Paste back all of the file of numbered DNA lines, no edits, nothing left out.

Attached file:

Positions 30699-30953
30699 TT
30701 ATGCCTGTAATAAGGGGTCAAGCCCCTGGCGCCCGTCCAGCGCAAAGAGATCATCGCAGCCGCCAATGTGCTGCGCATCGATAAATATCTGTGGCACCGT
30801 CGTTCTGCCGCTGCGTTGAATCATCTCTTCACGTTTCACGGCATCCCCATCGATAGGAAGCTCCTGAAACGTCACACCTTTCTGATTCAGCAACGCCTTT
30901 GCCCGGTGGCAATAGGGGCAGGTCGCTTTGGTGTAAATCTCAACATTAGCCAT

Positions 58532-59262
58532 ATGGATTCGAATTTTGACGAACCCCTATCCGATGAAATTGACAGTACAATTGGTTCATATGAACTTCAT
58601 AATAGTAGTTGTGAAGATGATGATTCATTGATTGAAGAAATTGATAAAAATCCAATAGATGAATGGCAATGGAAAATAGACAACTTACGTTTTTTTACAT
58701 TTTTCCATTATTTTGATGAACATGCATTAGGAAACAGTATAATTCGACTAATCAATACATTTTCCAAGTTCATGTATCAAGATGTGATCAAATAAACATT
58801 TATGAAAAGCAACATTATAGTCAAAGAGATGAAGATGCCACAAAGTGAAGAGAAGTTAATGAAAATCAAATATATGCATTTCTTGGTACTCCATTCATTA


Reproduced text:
Positions 30699-30953
30699 TT
30701 ATGCCTGTAATAAGGGGTCAAGCCCCTGGCGCCCGTCCAGCGCAAAGAGATCATCGCAGCCGCCAATGTGCTGCGCATCGATAAATATCTGTGGCACCGT
30801 CGTTCTGCCGCTGCGTTGAATCATCTCTTCACGTTTCACGGCATCCCCATCGATAGGAAGCTCCTGAAACGTCACACCTTTCTGATTCAGCAACGCCTTT
30901 GCCCGGTGGCAATAGGGGCAGGTCGCTTTGGTGTAAATCTCAACATTAGCCAT

Positions 58532-59262
58532 ATGGATTCGAATTTTGACGAACCCCTATCCGATGAAATTGACAGTACAATTGGTTCATATGAACTTCAT
58601 AATAGTAGTTGTGAAGATGATGATTCATTGATTGAAGAAATTGATAAAAATCCAATAGATGAATGGCAATGGAAAATAGACAACTTACGTTTTTTTACAT
58701 TTTTCCATTATTTTGATGAACATGCATTAGGAAACAGTATAATTCGACTAATCAATACATTTTCCAAGTTCATGTATCAAGATGTGATCAAATAAACATT
58801 TATGAAAAGCAACATTATAGTCAAAGAGATGAAGATGCCACAAAGTGAAGAGAAGTTAATGAAAATCAAATATATGCATTTCTTGGTACTCCATTCATTA